This gift is of course at the heart of the sacramental miracle of Christmas. As God allows himself to become weak, vulnerable. To be born in a stable, to lie in the manger bed, to depend on his Mother, on his new human family. And this gift is what inspires us to call Holy Matrimony a sacrament. Because in it, in what you two promise today and in the life you share, we are privileged to catch a glimpse of what it means to say that “God so loved the world.”

And so, blessings to you today. Merry Christmas. Joy in the New Year. And joy and peace and happiness and abundant blessings in your life together.

Bruce Robison

Sunday, December 26, 2010

First Christmas

John 1: 1-18

As we come to the end, we arrive at the beginning. If that sounds a bit like T.S. Eliot, perhaps he’s echoing in my mind as we sail along in this early Western Pennsylvania winter. Still bathed as we all are in the soft glow and memories of the Feast of the Nativity. The Second Day of Christmas, my true love gave to me—two turtledoves? That’s easy. I tend to lose track later in the song.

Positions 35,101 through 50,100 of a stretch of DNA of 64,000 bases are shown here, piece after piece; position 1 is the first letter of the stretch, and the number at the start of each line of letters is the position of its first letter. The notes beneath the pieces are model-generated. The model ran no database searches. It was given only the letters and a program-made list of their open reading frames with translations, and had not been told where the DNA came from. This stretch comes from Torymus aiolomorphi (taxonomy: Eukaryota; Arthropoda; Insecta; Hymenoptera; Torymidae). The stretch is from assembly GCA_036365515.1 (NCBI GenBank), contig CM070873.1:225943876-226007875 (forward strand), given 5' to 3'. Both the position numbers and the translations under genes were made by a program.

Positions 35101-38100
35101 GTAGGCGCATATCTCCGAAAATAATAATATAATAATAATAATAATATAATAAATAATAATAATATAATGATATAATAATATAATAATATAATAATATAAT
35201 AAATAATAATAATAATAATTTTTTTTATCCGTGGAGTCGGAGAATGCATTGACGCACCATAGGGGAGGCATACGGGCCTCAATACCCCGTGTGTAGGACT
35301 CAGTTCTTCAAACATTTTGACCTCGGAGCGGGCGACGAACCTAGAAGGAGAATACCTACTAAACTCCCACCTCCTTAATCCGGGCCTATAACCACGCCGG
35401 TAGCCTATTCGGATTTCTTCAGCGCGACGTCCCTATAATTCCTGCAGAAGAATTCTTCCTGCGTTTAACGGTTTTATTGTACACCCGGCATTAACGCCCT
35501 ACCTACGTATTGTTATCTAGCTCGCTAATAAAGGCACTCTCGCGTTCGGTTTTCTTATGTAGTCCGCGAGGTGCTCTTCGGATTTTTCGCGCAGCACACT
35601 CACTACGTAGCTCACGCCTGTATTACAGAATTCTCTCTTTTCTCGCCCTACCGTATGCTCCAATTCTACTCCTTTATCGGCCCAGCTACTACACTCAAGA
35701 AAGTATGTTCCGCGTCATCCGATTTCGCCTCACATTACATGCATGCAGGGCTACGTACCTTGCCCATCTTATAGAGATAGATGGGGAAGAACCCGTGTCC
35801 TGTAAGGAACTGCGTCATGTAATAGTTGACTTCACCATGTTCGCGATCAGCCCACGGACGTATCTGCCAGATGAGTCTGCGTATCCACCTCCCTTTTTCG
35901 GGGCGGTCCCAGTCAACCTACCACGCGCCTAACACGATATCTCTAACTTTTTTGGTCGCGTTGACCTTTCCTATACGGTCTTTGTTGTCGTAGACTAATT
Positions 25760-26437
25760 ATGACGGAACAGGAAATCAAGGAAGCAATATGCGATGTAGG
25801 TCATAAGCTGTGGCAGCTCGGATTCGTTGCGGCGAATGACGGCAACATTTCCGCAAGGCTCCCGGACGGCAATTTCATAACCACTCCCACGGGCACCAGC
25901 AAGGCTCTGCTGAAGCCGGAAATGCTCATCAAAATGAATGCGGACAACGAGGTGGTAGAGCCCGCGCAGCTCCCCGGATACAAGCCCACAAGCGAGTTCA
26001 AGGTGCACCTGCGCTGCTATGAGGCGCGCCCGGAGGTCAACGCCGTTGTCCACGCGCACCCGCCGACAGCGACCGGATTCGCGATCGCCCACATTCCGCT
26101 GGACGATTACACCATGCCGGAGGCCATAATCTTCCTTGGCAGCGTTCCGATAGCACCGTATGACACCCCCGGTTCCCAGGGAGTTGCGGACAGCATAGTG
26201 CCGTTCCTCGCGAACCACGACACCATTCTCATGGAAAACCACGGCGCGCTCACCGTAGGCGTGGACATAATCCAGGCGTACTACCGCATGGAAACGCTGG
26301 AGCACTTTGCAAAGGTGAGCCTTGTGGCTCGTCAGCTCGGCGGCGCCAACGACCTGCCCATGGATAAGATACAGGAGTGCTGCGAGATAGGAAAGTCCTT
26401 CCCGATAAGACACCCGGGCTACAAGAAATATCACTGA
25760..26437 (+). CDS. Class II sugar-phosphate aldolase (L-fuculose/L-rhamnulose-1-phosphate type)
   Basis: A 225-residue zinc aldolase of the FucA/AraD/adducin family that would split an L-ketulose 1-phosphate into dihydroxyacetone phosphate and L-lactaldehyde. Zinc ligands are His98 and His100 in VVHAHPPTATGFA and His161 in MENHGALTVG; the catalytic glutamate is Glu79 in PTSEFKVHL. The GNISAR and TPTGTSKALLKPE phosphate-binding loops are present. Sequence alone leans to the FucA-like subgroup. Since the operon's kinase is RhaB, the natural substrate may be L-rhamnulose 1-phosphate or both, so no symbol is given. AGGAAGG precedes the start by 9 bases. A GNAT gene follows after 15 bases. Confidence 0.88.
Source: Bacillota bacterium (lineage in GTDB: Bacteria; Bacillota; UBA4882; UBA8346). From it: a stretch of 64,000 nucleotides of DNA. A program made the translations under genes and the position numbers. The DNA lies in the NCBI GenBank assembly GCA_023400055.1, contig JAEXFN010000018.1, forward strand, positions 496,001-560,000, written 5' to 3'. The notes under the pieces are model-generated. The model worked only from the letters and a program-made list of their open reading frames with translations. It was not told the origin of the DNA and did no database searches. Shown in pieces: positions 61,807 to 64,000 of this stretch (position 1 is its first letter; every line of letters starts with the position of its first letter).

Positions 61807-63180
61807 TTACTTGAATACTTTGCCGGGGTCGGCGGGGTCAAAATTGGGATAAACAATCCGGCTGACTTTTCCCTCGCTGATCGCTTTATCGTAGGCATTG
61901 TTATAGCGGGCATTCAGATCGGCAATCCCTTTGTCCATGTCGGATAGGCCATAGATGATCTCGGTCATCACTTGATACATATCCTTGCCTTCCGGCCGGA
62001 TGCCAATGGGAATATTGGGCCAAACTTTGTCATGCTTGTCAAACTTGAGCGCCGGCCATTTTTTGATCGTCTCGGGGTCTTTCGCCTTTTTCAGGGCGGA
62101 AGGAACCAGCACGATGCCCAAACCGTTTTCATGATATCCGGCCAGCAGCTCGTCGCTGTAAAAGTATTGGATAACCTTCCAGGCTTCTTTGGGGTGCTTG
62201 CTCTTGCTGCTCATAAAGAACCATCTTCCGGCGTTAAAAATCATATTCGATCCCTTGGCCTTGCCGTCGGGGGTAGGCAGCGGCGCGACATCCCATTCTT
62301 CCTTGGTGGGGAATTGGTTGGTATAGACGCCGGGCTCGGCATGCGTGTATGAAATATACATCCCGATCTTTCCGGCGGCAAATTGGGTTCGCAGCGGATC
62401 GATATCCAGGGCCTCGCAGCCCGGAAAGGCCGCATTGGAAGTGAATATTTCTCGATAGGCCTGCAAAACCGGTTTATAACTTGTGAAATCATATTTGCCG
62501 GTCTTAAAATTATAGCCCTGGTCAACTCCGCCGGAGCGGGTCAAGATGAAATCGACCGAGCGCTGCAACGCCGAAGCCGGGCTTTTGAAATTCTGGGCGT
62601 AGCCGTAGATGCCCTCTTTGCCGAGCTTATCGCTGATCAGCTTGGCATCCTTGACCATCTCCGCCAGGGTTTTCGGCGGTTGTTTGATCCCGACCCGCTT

The First Sunday after Christmas for us always as well the last Sunday of the calendar year. The Sunday Next before New Year’s Day, the turning of the calendar page, making of resolutions, starting off with a clean slate. Don’t know how you’d assess your 2010. For me it had some up’s and some down’s, and there have been some wonderful highlights, but on the whole I’d say it’s not particularly a year I’d want to repeat, if I had that choice on the menu.

If our Church Calendar is just beginning, Advent behind us now, then nearly two weeks of formal Christmastide still to go. Officially Christmas lasts through January Sixth, the Feast of the Epiphany, traditionally associated with the arrival of the Magi. Sundown on the 5th marking the 12th Night, and then at sundown on the 6th we move into a green season called “After Epiphany.” Our Roman Catholic friends just call it “Ordinary Time.” Though in a more informal way I tend to count Christmastide through Candlemas, the Feast of the Purification of the Virgin Mary, the Presentation of our Lord in the Temple. So 40 days. Which would make for a song way too long sing at Christmas parties.